Tuesday, October 1, 2019

A Well-Behaved Woman

Title:  A Well-Behaved Woman:  A Novel of the Vanderbilts
Author:  Therese Anne Fowler
Publication Information:  St. Martin's Press. 2018. 400 pages.
ISBN:  1250095476 / 978-1250095473

Book Source:  I received this book through NetGalley free of cost in exchange for an honest review.

Opening Sentence:  "When they asked her about the Vanderbilts and Belmonts, about their celebrations and depredation, the mansions and balls, the lawsuits, the betrayals, the rifts - when they asked why she did the extreme things she'd done, Alva said it all began quite simply:  Once there was a desparate young woman whose mother was dead and whose father was dying almost as quickly as his money was running out."

Favorite Quote:  "... a change in fortune doesn't change who a person is. It reveals your true self, the one you were maybe hiding away."

The well-behaved woman of the title is Alva Smith Vanderbilt Belmont. Alva Smith was the name she was born with. Vanderbilt was the name she married into, and Belmont came later. While Smith may not be a recognized name, the Vanderbilt and Belmont names have both provided this nation with a legacy. Alva is a part of that legacy, with a contribution all her own.

This book is part of a growing trend of fictionalizing the lives of actual historical figures. The books don't simply reference historical characters. They create an image of what that life may have been like. Rule #1 of reading these books is to always remember that the books are not biographies. They are not history. They are a carefully crafted fiction - an author's imaginings of conversations and emotions and of events of which there may be no history. Typically, the works are researched so as to be based in history, but they are not history.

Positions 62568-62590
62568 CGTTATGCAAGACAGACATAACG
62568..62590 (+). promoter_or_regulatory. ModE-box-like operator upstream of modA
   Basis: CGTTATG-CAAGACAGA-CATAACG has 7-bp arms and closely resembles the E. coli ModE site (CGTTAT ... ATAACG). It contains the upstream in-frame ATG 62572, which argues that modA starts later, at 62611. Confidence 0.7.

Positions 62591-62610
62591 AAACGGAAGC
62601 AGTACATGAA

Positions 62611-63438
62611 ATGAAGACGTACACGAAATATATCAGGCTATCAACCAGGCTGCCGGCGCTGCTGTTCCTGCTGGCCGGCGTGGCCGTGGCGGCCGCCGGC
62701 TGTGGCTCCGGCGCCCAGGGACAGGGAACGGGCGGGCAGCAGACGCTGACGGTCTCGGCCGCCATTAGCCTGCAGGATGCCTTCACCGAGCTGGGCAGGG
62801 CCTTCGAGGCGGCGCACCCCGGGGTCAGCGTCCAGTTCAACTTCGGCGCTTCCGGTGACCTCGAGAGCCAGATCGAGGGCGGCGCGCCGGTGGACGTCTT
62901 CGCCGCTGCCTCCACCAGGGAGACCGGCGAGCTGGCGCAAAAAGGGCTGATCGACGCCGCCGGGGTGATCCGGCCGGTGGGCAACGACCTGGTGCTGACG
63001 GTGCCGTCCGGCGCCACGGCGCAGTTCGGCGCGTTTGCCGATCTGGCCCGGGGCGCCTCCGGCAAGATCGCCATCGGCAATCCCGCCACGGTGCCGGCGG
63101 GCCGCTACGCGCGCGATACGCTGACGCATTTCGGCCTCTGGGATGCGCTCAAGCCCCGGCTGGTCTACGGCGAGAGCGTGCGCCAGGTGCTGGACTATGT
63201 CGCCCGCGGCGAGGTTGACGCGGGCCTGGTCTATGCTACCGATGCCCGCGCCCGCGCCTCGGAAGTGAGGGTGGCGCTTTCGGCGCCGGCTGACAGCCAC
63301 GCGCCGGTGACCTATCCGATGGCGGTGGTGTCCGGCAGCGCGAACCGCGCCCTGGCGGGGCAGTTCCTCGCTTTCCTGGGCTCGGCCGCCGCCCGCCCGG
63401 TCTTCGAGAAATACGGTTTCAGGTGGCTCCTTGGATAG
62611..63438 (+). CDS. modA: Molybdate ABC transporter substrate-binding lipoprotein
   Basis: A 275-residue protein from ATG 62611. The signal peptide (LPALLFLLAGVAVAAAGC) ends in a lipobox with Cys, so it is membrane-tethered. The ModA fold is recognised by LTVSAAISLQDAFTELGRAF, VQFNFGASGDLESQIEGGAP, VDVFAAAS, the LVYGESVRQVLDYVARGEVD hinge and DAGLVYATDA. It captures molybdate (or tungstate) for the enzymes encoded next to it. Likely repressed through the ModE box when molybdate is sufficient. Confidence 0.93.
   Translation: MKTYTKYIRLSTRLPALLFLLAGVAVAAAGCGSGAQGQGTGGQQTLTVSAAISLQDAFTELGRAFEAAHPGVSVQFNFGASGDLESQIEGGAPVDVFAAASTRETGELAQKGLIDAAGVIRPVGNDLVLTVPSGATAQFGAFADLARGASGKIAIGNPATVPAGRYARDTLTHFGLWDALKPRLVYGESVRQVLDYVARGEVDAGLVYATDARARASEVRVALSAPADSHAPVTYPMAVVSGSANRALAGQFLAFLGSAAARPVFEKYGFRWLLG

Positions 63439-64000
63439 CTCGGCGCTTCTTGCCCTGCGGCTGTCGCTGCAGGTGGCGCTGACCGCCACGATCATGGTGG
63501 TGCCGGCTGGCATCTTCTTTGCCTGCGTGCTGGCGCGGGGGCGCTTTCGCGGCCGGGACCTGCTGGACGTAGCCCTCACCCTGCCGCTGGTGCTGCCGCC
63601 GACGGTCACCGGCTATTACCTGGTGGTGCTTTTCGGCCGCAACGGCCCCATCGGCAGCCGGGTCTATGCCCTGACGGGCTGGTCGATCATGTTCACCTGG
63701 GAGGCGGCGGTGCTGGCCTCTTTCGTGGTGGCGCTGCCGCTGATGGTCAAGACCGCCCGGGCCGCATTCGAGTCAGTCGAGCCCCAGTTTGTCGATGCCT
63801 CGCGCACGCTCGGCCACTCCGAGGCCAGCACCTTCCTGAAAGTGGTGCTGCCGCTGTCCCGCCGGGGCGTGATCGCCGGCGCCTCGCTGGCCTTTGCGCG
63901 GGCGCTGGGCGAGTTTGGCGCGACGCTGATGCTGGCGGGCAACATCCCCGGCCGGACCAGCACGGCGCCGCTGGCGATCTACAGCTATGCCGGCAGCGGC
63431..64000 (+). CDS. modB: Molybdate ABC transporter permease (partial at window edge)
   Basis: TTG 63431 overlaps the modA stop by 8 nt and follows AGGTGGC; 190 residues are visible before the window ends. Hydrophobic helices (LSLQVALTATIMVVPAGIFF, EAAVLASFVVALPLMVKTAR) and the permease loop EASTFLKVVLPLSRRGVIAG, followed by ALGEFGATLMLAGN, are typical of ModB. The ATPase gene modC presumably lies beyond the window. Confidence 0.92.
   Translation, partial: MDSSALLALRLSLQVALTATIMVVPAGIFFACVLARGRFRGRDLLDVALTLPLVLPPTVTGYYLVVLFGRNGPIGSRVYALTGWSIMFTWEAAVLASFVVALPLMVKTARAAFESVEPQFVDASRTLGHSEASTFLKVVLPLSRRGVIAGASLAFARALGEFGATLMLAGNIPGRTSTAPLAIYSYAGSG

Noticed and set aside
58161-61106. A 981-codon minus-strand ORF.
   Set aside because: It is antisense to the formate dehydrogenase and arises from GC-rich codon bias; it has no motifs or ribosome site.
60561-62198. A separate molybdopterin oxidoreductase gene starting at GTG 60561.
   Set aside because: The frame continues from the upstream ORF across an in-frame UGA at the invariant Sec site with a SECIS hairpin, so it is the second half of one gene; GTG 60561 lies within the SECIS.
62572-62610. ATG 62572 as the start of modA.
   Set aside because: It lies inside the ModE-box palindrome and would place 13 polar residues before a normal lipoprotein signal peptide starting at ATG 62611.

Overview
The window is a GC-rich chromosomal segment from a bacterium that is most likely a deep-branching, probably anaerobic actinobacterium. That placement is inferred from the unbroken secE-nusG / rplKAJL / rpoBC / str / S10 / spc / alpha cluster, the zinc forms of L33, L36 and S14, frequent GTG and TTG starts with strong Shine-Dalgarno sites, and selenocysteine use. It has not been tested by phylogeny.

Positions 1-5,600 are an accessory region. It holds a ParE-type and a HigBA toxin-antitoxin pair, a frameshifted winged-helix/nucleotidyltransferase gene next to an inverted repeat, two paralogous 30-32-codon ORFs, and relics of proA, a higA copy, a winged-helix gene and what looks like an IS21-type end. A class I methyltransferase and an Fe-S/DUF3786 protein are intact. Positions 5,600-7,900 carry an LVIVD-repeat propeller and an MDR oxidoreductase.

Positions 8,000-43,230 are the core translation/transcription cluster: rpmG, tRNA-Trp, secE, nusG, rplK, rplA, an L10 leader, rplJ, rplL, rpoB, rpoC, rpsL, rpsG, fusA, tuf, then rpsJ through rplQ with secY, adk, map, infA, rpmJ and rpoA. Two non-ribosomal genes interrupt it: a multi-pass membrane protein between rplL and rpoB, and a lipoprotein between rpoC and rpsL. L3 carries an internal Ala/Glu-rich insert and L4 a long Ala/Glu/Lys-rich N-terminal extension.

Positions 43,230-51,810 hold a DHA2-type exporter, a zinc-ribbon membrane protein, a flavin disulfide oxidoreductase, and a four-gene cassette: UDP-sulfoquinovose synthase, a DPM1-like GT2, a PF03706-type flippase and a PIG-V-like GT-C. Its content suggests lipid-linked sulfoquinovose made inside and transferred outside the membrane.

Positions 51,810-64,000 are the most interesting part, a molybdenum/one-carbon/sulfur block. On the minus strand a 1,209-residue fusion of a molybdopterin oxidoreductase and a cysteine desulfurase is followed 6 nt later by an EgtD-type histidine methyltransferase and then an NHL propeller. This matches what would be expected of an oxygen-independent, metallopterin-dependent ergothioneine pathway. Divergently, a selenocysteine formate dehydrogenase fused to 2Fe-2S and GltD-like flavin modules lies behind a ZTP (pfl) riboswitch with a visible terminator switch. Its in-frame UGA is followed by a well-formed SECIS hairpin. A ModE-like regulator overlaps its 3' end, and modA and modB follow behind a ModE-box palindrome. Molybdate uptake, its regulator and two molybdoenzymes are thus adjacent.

What I love about historical fiction is that it sends me in search of the history. I likely would never have picked up a biography of Alva Smith Vanderbilt Belmont. This fiction though did set me reading briefly about her actual life. What I learned is fascinating. Alva's legacy finds a home in the Belmont-Paul Women's Equality National Monument in Washington DC. Alva was a notable member of the National Woman's Party, which was active in promoting the women's suffragette movement and critical in the passage of the Nineteenth Amendment.

I learned most of this from researching nonfictional sources about Alva's life but unfortunately not this book. The book does get there but late and only briefly. The bulk of this fictional story focuses on Alva's life as a young woman, her quest to marry William Vanderbilt, and their married life. It speaks to a life of poverty and a determined, concerted effort to emerge from that life through the way open to women at that time - marriage. It is about a marriage with its conveniences, its compromises, and its betrayals. It speaks to the gilded age of New York city, the lifestyles of the rich, and the glamorous homes they built. It is about the navigation and machinations to achieve and maintain a social strata and pecking order if you will.

I do wish the focus of the book had been flipped. It ends almost as Alva's true contribution to this nation's history begins. This story takes the history of a strong woman and makes it about money and marriage rather than work. It does lead me to research and learn about that contribution but unfortunately fails to capture it in the book itself. Interesting but leaves a lot missing.

Please share your thoughts and leave a comment. I would love to "talk" to you.

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